Since our experiences dictate how neuroplasticity functions in our brains, they can have positive or negative impacts on our brains. The more the brain is exercised, the stronger and more connected it becomes—hence, positive adaptation. An example of something one can do to induce positive neuroplastic changes is learning another language. Improved neuroplasticity is important for reducing the risk of many illnesses and conditions associated with aging.

How Does Neuroplasticity Work?

The University of Utah initiative explains that neuroplastic change occurs “at the chemical, structural and functional levels of the brain” and that “these changes work in concert with one another.” That being said, let’s take a look at the changes in each of those domains as set forth by Accelerate.

  1. Chemical: The chemical changes occur in initial changes from learning new things, and those changes primarily influence short-term memory and short-term improvement in motor skills.
  2. Structural: The structural changes occur when the neurons in the brain change their connections, thus leading to alterations in brain structure. This change takes longer than chemical changes and primarily influences the long-term memory and long-term improvement of motor skills.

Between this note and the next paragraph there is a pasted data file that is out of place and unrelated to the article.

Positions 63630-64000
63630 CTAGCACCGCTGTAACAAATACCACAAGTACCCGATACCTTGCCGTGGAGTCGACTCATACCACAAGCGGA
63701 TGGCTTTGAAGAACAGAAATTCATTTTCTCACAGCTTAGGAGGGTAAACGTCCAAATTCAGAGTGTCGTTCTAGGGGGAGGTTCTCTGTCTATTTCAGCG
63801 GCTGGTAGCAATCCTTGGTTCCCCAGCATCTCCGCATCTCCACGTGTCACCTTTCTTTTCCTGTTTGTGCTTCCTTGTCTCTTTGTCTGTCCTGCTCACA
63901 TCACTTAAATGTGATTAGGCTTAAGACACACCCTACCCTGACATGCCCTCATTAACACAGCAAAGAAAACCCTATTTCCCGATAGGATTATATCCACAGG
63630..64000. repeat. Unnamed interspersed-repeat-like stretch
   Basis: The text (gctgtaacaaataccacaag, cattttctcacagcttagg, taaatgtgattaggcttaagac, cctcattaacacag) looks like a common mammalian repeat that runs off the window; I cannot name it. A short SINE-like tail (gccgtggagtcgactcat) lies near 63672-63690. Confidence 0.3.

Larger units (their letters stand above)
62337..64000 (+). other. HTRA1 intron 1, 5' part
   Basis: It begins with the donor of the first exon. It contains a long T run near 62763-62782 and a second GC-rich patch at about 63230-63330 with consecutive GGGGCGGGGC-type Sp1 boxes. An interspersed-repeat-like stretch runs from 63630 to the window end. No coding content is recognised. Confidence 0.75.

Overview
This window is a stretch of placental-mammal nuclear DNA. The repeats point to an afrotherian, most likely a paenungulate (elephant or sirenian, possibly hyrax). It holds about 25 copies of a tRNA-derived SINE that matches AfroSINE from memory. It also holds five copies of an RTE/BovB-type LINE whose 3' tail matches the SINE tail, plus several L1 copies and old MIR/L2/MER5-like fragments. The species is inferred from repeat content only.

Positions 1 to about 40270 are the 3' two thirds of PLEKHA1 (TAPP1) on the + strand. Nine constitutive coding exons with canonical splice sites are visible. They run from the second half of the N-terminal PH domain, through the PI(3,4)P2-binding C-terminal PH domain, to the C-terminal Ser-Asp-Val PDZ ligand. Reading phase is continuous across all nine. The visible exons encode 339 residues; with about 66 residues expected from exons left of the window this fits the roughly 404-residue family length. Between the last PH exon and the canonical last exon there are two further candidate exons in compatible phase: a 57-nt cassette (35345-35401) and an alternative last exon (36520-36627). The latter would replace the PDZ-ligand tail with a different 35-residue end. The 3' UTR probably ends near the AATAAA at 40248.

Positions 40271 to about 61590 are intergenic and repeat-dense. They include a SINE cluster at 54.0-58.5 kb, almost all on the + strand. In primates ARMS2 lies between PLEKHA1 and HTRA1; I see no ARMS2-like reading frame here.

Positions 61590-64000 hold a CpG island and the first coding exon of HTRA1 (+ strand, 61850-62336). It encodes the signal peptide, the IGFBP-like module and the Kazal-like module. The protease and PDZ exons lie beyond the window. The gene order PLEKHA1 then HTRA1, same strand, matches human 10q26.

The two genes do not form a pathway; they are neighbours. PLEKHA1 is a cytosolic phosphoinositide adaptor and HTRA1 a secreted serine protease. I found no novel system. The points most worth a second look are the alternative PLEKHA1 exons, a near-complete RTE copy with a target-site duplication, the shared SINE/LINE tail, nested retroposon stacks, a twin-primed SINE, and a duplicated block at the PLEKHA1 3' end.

3. Functional: The functional changes occur when the entire brain network changes as they are used over and over again. When this happens the network becomes “more excitable and more efficient when activated.”


How Can Cannabis Help?

Simply put, cannabis can be used to boost neuroplasticity. According to the Chicago Tribune, cannabis can be especially beneficial in terms of neuroplasticity roles in recovery. Researchers have found that cannabis can act as a neuroprotectant (protecting the brain from damage), and in one particular study, a single low dose of THC did this for seven weeks after cannabis administration. Additionally, those who consume broad- or full-spectrum cannabis were found to be less likely to die from traumatic brain injury as well as able to stimulate protein enzymes in areas of the brain associated with memory, personality, attention, balance, etc.

Cannabis can also be used to preserve neuroplasticity, as it has also been shown to reduce plaque-forming proteins, reduce inflammation, and prevent neural cell death. Since neuroplasticity is important for adapting to experiences, including trauma, having high-functioning neuroplastic properties allows one to recover from negative experiences better. Thus, cannabis can help the brain overcome the trauma and negate the symptoms associated with trauma and injury.